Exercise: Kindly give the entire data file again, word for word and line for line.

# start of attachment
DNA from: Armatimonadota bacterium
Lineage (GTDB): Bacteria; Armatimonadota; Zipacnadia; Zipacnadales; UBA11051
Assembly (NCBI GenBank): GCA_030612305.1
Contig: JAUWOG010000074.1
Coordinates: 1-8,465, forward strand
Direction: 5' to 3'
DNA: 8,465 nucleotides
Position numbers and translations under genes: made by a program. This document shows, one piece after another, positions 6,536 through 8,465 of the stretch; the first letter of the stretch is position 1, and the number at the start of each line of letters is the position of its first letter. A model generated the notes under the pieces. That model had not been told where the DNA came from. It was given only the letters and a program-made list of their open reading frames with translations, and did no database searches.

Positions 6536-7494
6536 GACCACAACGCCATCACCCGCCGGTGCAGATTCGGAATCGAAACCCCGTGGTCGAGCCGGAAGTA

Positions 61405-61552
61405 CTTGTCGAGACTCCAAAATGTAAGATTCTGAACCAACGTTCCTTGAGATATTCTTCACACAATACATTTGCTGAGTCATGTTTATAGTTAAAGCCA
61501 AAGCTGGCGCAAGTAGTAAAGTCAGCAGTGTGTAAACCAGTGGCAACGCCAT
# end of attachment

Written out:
DNA from: Armatimonadota bacterium
Lineage (GTDB): Bacteria; Armatimonadota; Zipacnadia; Zipacnadales; UBA11051
Assembly (NCBI GenBank): GCA_030612305.1
Contig: JAUWOG010000074.1
Coordinates: 1-8,465, forward strand
Direction: 5' to 3'
DNA: 8,465 nucleotides
Position numbers and translations under genes: made by a program. This document shows, one piece after another, positions 6,536 through 8,465 of the stretch; the first letter of the stretch is position 1, and the number at the start of each line of letters is the position of its first letter. A model generated the notes under the pieces. That model had not been told where the DNA came from. It was given only the letters and a program-made list of their open reading frames with translations, and did no database searches.

Positions 6536-7494
6536 GACCACAACGCCATCACCCGCCGGTGCAGATTCGGAATCGAAACCCCGTGGTCGAGCCGGAAGTA

Positions 61405-61552
61405 CTTGTCGAGACTCCAAAATGTAAGATTCTGAACCAACGTTCCTTGAGATATTCTTCACACAATACATTTGCTGAGTCATGTTTATAGTTAAAGCCA
61501 AAGCTGGCGCAAGTAGTAAAGTCAGCAGTGTGTAAACCAGTGGCAACGCCAT